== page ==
More than 50,000 Cambodian workers laid off amid downturn in garment sector — Radio Free Asia
More than 50,000 Cambodian garment workers have lost their jobs as struggling companies have made cutbacks to try to stay afloat while others have closed, Radio Free Asia has learned.
To date, 10 Cambodian factories have completely shut down and 500 others have suspended production since the start of the COVID-19 pandemic in Dec. 2019.
The government has cited the war between Russia and Ukraine as the main reason for the industry’s inability to recover from downturns it experienced during the pandemic and other woes. But experts say a better explanation is because Cambodia has lost some of its preferential trade advantages with the European Union due to human rights concerns – which means higher tariffs on exports – and that the country risks losing more.
In response to the company closures and layoffs, the Cambodia’s National Employment Agency, under the Ministry of Labor, held a career expo Friday in the southwestern province of Kampong Speu, where it invited jobseekers to apply for work at five different factories. The plan is to hire at least 5,250 people, the ministry said in a statement.
Kem Sopeng, a garment union representative who has been fired from his job for the past three months told RFA’s Khmer Service that he will not apply for those jobs because he thinks the new factories are not stable and they likely won’t respect workers’ rights.
“The working conditions in garment factories have not improved over the past 10 years,” he said, adding that he has been working in the sector for the past seven years, and has been abused and exploited.
“I just made enough to get by. If I couldn’t work, I would starve,” he said. “The work is just enough to live another day.”
Huge pool of workers
Ath Thun of the Cambodian Labour Confederation said he welcomed the government’s efforts to get the laid off workers back into factories, but he urged the ministry of expenditures to provide more employment opportunities to agricultural workers too.
“It is very difficult to seek employment because too many people are out of jobs,” he said. “They are trying to work in illegal establishments and the entertainment sector.”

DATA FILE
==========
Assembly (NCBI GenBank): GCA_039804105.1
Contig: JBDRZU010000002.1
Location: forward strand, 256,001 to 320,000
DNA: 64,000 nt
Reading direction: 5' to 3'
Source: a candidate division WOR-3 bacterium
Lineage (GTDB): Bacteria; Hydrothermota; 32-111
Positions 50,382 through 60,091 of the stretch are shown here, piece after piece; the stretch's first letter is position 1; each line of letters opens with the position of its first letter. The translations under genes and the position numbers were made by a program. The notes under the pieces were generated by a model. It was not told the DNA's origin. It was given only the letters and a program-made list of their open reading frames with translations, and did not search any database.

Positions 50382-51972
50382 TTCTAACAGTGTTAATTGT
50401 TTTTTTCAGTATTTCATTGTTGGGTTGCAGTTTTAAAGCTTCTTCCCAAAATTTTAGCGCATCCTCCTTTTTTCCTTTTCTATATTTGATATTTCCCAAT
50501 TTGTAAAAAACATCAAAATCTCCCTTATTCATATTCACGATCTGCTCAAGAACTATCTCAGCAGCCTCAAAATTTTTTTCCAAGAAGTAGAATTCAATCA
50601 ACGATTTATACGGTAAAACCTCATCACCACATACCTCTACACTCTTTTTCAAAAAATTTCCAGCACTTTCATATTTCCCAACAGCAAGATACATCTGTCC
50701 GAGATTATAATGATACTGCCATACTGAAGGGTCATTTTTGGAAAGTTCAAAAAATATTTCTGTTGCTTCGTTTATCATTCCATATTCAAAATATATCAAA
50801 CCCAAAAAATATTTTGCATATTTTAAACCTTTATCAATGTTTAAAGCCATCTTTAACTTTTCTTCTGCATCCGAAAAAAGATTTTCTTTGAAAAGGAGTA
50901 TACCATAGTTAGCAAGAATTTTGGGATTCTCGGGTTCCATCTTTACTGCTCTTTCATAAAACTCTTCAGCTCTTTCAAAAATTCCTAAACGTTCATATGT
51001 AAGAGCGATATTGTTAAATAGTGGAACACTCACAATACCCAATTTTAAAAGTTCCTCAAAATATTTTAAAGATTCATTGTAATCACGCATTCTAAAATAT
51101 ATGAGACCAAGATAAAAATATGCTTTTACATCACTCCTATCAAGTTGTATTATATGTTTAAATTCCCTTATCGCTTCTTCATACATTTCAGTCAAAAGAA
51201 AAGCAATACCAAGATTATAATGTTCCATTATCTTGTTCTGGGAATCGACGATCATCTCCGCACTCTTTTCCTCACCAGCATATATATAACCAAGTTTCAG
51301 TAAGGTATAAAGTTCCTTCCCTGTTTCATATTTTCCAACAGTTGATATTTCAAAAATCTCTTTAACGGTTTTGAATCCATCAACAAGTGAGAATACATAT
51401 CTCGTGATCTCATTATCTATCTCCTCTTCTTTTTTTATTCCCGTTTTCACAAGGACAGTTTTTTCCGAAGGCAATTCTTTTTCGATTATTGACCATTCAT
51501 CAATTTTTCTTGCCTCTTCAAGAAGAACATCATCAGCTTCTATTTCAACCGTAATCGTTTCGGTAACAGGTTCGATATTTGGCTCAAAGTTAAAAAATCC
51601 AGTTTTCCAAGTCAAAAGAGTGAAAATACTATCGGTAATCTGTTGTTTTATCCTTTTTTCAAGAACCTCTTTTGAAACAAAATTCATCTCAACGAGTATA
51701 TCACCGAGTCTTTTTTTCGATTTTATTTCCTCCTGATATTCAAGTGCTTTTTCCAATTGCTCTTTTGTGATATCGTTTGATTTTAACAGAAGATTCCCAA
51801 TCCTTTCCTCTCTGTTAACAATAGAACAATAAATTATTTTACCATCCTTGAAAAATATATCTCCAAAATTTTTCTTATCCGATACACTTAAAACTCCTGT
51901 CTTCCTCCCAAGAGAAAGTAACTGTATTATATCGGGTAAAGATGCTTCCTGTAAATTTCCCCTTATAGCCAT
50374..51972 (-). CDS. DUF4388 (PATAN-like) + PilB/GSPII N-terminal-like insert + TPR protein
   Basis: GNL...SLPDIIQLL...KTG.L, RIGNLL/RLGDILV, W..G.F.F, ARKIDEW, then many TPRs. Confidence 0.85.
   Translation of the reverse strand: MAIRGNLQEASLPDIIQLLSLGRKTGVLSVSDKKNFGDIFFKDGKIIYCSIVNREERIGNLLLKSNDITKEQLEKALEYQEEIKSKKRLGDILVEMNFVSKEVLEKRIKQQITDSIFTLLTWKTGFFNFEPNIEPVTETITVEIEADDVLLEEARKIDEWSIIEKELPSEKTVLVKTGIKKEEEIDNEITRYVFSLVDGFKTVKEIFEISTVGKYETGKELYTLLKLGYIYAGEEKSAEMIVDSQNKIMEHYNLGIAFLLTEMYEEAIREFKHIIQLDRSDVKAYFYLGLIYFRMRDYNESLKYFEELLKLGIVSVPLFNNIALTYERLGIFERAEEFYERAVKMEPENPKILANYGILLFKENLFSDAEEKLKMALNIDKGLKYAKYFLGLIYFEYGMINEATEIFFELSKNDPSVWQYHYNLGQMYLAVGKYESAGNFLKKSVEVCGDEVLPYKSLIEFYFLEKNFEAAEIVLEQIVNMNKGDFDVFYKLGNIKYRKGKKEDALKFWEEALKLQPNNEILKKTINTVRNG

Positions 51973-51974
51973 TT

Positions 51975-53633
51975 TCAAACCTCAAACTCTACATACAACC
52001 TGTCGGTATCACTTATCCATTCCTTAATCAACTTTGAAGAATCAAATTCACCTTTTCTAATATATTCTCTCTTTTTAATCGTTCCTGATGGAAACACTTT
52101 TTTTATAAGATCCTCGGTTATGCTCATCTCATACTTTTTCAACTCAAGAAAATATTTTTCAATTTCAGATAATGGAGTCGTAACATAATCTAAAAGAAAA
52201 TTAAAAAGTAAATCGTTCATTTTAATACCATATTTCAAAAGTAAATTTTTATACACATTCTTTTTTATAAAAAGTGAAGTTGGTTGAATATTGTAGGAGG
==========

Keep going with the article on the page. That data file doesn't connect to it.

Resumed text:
Many rural Cambodians also venture to large cities like Phnom Penh in search of work, only to quickly burn through their meager savings and take on debt, said Ath Thun.
He said the government should also fix its issues with the U.S. and the European Union so they can be in good standing with their respective preferential trade status schemes.
Cambodia’s Labor Minister Ith Samheng said in a statement Wednesday that the government and the factories will pay laid off workers between US$25 and $70 depending on how long they have been unemployed.
The ministry will provide payments to garment and bag factories that have permission from the ministry to suspend operations from April 1 onward.
“Based on Hun Sen’s recommendation to help stabilize workers’ living standards and safeguard businesses due to low production during this global financial crisis, the factories should discuss with workers to take turns coming to work if they are being laid off temporarily,” the statement said.
Garment factory workers, meanwhile, told Radio Free Asia they were concerned about an EU resolution that would further suspend Cambodia from its Everything But Arms, or EBA, status, which Cambodia needs to maintain preferential trade advantages in Europe.
The regional bloc, concerned over the human rights situation in Cambodia, withdrew about 20 percent of the EBA scheme in 2020, equivalent to about $1.09 billion of the country’s Europe-bound exports
On Friday, the European parliament adopted a resolution calling for the immediate and unconditional release of opposition leader Kem Sokha who was recently sentenced to 27 years in prison and is currently serving his term under house arrest.
The resolution also called for the country to hold free and fair general elections next year and called for further EBA suspension if the elections “deviate from international standards” or if rights violations in Cambodia continue.
Link between politics and trade
Meach Piseth, a garment worker, told RFA that the partial removal of EBA status has already impacted his life. He said he is worried the election will not be free and fair, and Cambodia will lose EBA status completely.
“I urge the government to try to respect democratic principles so that the EU and U.S. will return our EBA and GSP,” he said, the latter acronym referring to the Generalized System of Preferences used in the United States.
“The government must understand this difficult time. I hope that the government will fully respect freedom of expression and political parties,” he said.
Keo Boeun, another garment worker, said he was among many that have been laid off and have fallen into debt traps laid by predatory banks. He said the government should stop violating human rights.
“I want Samdech to follow the [EU resolution] requests,” he said, using an honorific title to refer to the country’s leader Hun Sen, who has ruled Cambodia since 1985. “If they ignore it, we won’t have buyers to export to.”
Katta Orn of the government-backed Human Rights Committee said that the government is not afraid of losing EBA status because Cambodia sooner or later will lose its status anyway.
He said that the EU has already removed 20 percent of EBA from Cambodia but it has not had any effect on Cambodia. Katta Orn also said he expects the upcoming elections will be totally fair.
“Cambodians enjoy peace and freedom, and other political parties can work freely and the upcoming election results will respect the people’s will,” he said.
Translated by Samean Yun. Edited by Eugene Whong and Malcolm Foster.